Playing .avi file

Mark Widdicombe markwiddicombe at
Fri Apr 5 07:58:09 UTC 2013

On 5 April 2013 09:50, Colin Law <clanlaw at> wrote:
> On 5 April 2013 01:14, JD <jd1008 at> wrote:
>> On 04/04/2013 01:42 PM, Colin Law wrote:
>>> On 4 April 2013 18:52, JD <jd1008 at> wrote:
>>>> On 04/04/2013 08:24 AM, Colin Law wrote:
>>>>> On 4 April 2013 09:04, JD <jd1008 at> wrote:
>>>>>> Using mplayer to play an avi file.
>>>>>> the dir where the file resides also contains an srt (subtitles file).
>>>>>> The files are named
>>>>>> Sams_Journey.avi  and
>>>>>> If I play the avi file with mplayer, the subtitles do appear.
>>>>>> However,if I copy the avi file alone to another dir and I
>>>>>> play the avi file in that dir, the subtitles do not appear.
>>>>>> Is there a way for me to incorporate the subtitles file into the
>>>>>> avi file, or (any other format, such as mpg or mp4)?
>>>>> If you first convert it to an mp4 using ffmpeg or avconv, example,
>>>>> then you can add the subtitles using MP4Box
>>>>> MP4Box -add file.mp4
>>>>> To convert to mp4 I use something like
>>>>> avconv -y -i file.avi -vcodec libx264 -pre libx264-medium -crf  22
>>>>> -threads 0 file.mp4
>>>>> You might have to add something for the audio track, I don't know.
>>>>> Mine are video only.  Also you may want to tweak the settings to get
>>>>> the quality you require.
>>>>> There may be better ways, but that is what I do.
>>>>> Colin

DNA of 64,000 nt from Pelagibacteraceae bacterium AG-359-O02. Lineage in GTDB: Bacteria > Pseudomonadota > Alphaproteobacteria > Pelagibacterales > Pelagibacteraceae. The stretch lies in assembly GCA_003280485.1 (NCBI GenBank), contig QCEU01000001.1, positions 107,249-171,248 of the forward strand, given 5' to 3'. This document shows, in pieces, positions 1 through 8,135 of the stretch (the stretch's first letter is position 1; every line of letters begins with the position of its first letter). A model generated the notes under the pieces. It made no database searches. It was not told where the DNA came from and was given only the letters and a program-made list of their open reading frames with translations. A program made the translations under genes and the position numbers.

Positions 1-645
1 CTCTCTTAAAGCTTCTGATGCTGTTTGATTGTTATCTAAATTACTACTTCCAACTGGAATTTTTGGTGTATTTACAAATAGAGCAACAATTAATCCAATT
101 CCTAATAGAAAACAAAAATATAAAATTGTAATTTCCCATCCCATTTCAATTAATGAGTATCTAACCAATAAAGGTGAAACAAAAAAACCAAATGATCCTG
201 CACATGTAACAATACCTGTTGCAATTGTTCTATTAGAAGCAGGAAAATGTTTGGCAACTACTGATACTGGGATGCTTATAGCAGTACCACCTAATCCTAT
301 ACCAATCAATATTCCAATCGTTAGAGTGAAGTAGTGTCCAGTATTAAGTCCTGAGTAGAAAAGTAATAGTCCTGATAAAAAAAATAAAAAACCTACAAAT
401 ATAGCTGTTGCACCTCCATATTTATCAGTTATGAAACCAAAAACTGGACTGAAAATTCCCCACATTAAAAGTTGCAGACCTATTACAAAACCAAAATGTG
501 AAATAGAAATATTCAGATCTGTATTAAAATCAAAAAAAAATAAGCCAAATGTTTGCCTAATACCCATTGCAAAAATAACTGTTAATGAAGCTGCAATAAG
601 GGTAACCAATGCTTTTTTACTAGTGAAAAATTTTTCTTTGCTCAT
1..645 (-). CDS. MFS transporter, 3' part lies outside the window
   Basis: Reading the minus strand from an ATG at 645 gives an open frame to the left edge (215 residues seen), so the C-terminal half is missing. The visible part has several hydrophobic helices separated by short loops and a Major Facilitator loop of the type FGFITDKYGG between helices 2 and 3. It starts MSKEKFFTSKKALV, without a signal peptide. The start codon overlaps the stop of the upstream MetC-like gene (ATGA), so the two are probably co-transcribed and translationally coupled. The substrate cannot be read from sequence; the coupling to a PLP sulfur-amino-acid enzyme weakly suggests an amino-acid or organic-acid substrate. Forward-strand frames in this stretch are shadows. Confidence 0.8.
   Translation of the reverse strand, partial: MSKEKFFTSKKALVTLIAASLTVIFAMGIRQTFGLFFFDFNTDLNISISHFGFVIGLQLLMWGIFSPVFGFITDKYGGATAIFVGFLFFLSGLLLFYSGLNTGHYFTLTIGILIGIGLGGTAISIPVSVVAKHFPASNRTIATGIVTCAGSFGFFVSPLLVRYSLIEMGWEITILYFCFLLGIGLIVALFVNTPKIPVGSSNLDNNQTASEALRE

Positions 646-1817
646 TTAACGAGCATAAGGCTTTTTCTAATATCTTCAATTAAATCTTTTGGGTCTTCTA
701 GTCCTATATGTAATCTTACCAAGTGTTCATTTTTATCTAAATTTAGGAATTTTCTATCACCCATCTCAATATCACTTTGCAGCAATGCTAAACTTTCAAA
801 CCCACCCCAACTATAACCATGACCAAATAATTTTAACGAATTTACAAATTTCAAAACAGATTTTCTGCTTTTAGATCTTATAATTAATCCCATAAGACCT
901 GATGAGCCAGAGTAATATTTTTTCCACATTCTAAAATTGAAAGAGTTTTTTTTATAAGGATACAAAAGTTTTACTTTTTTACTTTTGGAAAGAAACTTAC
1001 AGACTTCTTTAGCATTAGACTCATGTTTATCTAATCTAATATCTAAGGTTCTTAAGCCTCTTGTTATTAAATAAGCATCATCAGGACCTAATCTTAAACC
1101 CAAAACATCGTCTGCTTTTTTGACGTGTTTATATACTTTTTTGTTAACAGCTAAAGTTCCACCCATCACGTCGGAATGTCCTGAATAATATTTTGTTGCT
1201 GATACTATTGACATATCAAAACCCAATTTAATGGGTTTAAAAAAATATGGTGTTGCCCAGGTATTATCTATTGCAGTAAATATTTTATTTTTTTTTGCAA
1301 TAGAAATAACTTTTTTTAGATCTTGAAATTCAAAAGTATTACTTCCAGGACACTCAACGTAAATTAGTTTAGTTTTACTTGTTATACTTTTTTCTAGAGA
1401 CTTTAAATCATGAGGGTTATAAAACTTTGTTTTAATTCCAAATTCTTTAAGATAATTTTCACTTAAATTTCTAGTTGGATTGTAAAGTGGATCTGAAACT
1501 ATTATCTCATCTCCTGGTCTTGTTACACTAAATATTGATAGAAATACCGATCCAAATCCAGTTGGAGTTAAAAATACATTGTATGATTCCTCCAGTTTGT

>>>> Will this work if I only want to convert to mpeg1 format?
>>> The commands I posted converts to mp4 and then adds the audio track,
>>> so obviously those commands will not convert to mpeg1.  avconv can
>>> convert to mpeg1 but MP4Box only works with mp4.  The clue is in the
>>> name.
>>> Colin
>> Found on the web this invocation of ffmpeg from
>> which converts avi to mpg and merges the subs in one command:
>> ffmpeg -i Canyon_Trip.avi -vf  -y Canyon_Trip.mpg
> You need to use the -b option to specify the video bitrate (and hence
> the quality).  The bigger it is the better the quality and the bigger
> the file and the slower the conversion.  Of course once you get to a
> value greater than your input file it just makes the file bigger with
> no increase in quality.  You could start with something like -b
> 6000000.

Or, equivalently,  -b 600k.  I find converting always results in a
loss of quality, whatever value I use for -b, although it is better
than the default value used if the -b option is omitted.

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